Create a warm-weather paradise for you, your family and wildlife on your balcony. Grow food and flowers, drown out noise with a small fountain, and attract birds, bees, and butterflies. Just make sure your balcony can carry the load.
Balcony gardening is container gardening. Let your challenge be to create beautiful arrangements of flowers, grow tasty vegetables, and develop a pleasant place to sit. Get ideas from gardening books and magazines.
Containers range in size from coffee cups to half barrels. Make sure each container has holes in the bottom to release excess water. If you are just starting your balcony garden, start with a few small, medium, and large sizes. Be as fancy as you want. If you choose clay containers, make sure they are glazed on the inside to limit evaporation. As you gain experience, add to your collection. Hang them, stack them with smaller pots on larger pots, and place them on shelves or step ladders.
Tower gardens are vertical cylinders that grow plants with water and nutrients up to three times faster than a container garden and produce greater yields. Find information online for the many types available.
The growing medium should be equal parts of compost, vermiculite or peat, and potting soil, with some lime to keep the pH slightly alkaline. Vermiculite and peat are water holding substances.
Most flowers and vegetables can use specialized fertilizers designed for vegetables or flowers. Your local market garden can inform you on what brands to buy. Follow the Instructions on how much to apply, based on the size of the container and the specific plants. Vegetables may need some additional specialized fertilizers such as bone meal for root vegetables, tomatoes, and peppers, and blood meal for leafy vegetables.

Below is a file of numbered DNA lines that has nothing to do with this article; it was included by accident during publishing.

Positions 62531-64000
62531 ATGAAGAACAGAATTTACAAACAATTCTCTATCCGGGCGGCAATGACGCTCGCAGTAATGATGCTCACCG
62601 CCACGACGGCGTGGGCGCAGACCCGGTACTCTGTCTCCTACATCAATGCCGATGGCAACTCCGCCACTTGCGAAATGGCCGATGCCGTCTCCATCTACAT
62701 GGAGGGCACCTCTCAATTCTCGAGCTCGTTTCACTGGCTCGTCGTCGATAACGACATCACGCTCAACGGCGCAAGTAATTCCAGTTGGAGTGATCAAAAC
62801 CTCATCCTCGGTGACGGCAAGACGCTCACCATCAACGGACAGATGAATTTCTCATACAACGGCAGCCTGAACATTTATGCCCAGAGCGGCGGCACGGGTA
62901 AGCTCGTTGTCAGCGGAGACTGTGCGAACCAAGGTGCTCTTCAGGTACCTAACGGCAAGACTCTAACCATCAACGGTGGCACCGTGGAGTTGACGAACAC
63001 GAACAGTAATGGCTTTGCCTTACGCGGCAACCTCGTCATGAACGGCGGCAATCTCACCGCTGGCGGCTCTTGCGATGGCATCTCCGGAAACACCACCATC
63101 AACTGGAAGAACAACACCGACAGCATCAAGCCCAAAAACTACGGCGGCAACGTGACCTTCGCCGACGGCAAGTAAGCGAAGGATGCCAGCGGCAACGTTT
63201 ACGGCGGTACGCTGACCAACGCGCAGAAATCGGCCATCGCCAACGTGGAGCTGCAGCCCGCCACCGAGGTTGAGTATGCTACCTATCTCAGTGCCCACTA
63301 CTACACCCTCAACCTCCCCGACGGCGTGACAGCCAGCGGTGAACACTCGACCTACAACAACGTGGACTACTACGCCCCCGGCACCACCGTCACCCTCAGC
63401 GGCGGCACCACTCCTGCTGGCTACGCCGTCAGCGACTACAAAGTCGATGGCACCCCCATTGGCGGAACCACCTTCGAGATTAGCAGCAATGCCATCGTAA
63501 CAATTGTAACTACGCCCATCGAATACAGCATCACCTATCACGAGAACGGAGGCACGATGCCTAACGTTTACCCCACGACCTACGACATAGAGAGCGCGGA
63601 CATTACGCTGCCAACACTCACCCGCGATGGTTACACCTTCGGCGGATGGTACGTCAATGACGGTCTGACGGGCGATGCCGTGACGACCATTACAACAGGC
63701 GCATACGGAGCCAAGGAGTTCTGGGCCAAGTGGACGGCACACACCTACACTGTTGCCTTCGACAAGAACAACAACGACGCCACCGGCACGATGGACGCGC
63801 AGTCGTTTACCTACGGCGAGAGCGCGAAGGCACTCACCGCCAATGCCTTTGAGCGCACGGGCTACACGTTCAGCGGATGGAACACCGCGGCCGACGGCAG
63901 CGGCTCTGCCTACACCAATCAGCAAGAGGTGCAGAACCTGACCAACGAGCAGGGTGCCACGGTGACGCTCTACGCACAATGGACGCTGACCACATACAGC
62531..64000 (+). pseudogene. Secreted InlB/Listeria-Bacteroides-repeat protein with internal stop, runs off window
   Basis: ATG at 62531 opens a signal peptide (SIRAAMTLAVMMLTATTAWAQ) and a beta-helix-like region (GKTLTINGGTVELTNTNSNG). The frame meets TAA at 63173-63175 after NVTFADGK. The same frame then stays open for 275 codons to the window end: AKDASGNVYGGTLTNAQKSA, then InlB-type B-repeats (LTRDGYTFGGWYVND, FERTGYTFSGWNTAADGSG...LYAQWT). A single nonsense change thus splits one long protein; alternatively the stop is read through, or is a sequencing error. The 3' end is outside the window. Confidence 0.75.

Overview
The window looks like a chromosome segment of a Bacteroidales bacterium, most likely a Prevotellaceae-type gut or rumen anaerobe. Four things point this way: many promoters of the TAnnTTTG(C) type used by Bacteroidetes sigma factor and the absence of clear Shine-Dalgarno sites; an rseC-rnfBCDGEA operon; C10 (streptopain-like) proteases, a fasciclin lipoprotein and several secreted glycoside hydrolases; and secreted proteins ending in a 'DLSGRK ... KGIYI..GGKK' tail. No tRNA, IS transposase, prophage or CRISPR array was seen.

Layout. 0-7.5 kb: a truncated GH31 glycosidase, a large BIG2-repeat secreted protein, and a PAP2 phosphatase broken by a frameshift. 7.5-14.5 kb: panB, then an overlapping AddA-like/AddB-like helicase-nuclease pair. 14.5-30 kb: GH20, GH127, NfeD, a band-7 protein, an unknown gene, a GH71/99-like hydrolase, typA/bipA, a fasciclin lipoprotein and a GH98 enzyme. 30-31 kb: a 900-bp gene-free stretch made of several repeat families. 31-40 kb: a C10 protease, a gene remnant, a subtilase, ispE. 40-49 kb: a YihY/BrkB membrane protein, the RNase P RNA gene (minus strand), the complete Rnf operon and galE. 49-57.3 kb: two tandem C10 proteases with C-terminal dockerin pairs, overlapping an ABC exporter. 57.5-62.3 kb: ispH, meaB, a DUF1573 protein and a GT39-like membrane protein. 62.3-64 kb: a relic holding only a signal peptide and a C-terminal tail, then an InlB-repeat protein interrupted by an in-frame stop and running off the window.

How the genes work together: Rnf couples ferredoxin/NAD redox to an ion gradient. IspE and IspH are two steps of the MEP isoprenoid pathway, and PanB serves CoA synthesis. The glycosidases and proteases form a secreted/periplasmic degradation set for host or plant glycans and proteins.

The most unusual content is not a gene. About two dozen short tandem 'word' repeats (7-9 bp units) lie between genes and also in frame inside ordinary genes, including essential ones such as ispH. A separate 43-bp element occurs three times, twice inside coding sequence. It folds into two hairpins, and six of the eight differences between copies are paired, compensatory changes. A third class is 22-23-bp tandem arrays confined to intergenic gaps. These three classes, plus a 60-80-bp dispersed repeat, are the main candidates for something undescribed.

Flowers and vegetables flourish in containers providing they have enough water. Check your containers daily; if the soil is dry two inches below the surface, water. Water until it starts to drip out of the bottom of the container. If your container sits in a shallow container, water from the bottom up to get water to the roots.
Because containers lose water faster than a traditional garden space, you may want to select flowers that are somewhat drought resistant. These include petunia, zinnia, cosmos, salvia, periwinkle, dwarf sunflower, begonia, and bachelor button. Other flowers, such as pansy, inpatients, forget-me-not, fuchsia, or lobelia do better in some shade, with moist soil.
Fuchsias make excellent hanging plants. On a new plant, pinch off the two end leaves on each branch. The result is a bushy plant with more flowers.
Geranium are tender perennials that grow well in containers. Take them in in the fall, cut them back, place in a cool area of 5 to 100C and water sparingly monthly. Bring them out in the spring.
Any vegetable can be grown in a container if the container is large enough. Direct sow seeds or transplant from seedlings. Grow lettuce, radish, Swiss chard, and herbs in containers at least 10 inches in diameter. Grow peppers, tomatoes, and cucumbers in two gallon or 14x14x 12 inches containers. Grow larger vegetables such as broccoli, cabbage, cauliflower, and egg plant in 5-gallon pails. Half barrels are ideal for larger vegetables such as corn, or zucchini, as well as groups of smaller vegetables such as carrots, beets, or beans.
Choose seeds or seedlings designed for container gardening. Where possible, select dwarf type varieties, such as cherry tomato, or dwarf peas and beans. Others such as lettuce, Swiss chard, or spinach need not be a dwarf variety.
Herbs of all types grow well in containers. In the fall, bring the containers in and you will have fresh herbs in the winter months.
Strawberries and dwarf blueberries can be grown in large containers. To protect them in winter, move them into a cool area of about 50C and water sparingly each month.
Make your balcony a place to sit and enjoy life!
Charles Schroder gardens in the Edmonton area.